Nursery rhymes like Ba Ba Black Sheep rewritten for schools to be more vegan friendly

PETA has rewritten a number of nursery rhymes to reflect what they claim is a changing attitude to animals

Published

Traditional nursery rhymes such as Ba Ba Black Sheep and This Little Piggy have been rewritten to be more vegan friendly.

Animal rights group PETA has claimed many of the nursery rhymes heard in British schools are outdated in their current form.

So the group has penned their own versions of five classics to be more vegan friendly and compassionate towards animals.

In their version of Ba Ba Black Sheep, the sheep refuses to hand over any wool.

Ba Ba Black Sheep
Ba Ba Black Sheep

It responds to the request for more wool with: "No sir, no sir that's not cool.

"None for the pastor and none for the dame, and none for the little boy who lives down the lane."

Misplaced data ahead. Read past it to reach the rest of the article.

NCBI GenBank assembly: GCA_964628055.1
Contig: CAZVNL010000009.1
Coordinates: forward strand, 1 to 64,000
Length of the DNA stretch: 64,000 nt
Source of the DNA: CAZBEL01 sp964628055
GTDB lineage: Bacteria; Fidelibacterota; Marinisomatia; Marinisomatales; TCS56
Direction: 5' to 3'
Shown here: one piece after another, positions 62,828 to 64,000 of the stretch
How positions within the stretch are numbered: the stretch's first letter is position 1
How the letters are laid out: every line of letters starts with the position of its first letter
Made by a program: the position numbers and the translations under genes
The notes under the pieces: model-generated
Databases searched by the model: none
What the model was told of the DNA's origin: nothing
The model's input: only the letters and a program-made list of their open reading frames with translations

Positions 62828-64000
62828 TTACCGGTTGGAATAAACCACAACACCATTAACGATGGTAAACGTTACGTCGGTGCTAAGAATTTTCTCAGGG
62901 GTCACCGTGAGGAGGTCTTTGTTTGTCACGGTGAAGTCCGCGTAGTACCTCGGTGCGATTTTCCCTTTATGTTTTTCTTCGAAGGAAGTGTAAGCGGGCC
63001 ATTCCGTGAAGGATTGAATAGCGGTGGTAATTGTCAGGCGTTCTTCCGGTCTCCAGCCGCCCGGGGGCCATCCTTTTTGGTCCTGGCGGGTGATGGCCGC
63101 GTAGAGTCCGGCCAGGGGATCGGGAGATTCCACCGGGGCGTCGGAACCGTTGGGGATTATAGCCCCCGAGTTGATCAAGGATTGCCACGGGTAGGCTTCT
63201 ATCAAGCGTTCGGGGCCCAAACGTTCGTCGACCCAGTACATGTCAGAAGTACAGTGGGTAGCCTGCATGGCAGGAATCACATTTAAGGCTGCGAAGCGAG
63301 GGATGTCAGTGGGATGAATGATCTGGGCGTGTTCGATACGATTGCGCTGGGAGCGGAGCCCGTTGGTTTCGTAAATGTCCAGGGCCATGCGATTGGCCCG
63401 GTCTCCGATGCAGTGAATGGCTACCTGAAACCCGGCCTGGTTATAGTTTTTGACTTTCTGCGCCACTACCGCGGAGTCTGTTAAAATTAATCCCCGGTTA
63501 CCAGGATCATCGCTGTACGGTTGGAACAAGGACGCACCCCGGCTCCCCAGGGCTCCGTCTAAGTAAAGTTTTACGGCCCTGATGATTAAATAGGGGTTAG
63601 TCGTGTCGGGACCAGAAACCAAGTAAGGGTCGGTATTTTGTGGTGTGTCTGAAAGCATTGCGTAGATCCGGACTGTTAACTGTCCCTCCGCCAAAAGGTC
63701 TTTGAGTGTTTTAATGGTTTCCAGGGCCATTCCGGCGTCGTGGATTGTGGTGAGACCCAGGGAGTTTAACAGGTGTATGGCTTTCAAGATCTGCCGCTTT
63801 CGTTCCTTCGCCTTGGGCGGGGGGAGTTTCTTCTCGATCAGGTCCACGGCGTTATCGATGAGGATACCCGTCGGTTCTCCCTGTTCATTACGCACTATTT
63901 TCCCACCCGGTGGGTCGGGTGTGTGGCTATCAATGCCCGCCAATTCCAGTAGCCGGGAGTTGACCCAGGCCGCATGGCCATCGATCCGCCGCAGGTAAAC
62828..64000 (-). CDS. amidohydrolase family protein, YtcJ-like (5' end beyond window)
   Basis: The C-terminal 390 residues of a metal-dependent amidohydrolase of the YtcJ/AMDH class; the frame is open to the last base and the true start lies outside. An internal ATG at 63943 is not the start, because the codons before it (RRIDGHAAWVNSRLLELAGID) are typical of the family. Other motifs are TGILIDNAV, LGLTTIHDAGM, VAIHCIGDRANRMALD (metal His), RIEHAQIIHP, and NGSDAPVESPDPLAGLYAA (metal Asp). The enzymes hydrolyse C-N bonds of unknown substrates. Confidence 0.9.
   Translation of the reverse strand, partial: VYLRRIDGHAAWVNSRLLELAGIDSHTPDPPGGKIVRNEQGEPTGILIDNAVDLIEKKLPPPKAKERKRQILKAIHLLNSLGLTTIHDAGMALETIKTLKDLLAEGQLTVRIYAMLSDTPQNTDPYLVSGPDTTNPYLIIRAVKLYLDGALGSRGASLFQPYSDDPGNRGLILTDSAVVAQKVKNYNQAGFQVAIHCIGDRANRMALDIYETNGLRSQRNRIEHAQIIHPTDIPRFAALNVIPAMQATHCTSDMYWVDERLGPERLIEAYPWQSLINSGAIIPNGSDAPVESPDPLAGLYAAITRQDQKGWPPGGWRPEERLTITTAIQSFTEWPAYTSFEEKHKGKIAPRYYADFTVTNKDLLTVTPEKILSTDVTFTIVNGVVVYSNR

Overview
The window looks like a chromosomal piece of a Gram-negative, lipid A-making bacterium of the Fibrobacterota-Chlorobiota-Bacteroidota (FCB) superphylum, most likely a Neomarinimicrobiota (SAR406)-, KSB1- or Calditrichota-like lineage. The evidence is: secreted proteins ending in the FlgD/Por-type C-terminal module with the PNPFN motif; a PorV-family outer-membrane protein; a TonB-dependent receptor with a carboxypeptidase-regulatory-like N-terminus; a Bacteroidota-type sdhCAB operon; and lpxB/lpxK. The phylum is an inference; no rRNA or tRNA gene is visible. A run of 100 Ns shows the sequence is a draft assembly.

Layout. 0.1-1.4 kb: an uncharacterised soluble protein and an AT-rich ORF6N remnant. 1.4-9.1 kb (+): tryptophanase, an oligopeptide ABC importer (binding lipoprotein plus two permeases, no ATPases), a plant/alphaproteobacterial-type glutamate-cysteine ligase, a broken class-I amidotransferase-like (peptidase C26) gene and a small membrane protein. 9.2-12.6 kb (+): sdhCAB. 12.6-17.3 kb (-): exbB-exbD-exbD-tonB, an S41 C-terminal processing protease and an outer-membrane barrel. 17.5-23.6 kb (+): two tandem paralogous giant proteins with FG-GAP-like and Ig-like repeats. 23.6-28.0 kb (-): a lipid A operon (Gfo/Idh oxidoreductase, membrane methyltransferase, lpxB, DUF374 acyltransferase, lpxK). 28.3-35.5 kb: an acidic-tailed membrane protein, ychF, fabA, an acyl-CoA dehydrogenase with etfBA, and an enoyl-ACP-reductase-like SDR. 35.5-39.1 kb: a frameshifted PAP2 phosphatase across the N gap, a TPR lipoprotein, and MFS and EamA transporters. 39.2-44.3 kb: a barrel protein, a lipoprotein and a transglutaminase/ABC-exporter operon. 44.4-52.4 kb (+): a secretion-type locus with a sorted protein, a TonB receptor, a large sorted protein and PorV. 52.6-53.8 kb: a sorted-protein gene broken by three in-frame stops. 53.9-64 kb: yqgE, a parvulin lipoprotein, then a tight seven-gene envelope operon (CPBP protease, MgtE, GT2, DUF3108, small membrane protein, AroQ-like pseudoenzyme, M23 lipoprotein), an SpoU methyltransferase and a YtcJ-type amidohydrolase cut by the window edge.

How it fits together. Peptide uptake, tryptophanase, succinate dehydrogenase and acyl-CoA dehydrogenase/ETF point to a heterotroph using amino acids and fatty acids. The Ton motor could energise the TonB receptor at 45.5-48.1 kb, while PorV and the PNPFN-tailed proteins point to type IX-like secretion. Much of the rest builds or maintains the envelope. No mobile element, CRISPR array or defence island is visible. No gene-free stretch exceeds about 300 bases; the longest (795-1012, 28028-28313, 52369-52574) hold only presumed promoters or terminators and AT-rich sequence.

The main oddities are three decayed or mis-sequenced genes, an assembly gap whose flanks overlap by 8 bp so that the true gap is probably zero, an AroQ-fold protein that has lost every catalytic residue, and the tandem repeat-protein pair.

Their version of Three Blind Mice also sees the critters hang on to their tales.

It reads: "They all ran after the farmer's wife, they told her thank you for saving their lifee.

"Did you ever see someone acting so nice as three blind mice?"

Three Blind Mice
Three Blind Mice

A PETA spokeswoman said: "While things may have been different long ago, we now know that sheep used for wool are bred to grow much more wool than they ever would naturally and are abused and even killed during shearing.

"Sheep need their wool—it’s not ours to take, and a nursery rhyme like “Baa, Baa, Black Sheep” should be updated to reflect that."

She added: "Attitudes toward animals have changed a lot in the hundreds of years since many nursery rhymes were written.

"And in the same way old songs and fairy tales have been given much-needed makeovers to replace racist, sexist, and otherwise insensitive language, we should make sure nursery rhymes are relevant for kids today and don’t encourage speciesism, cruelty to animals, or fear of them."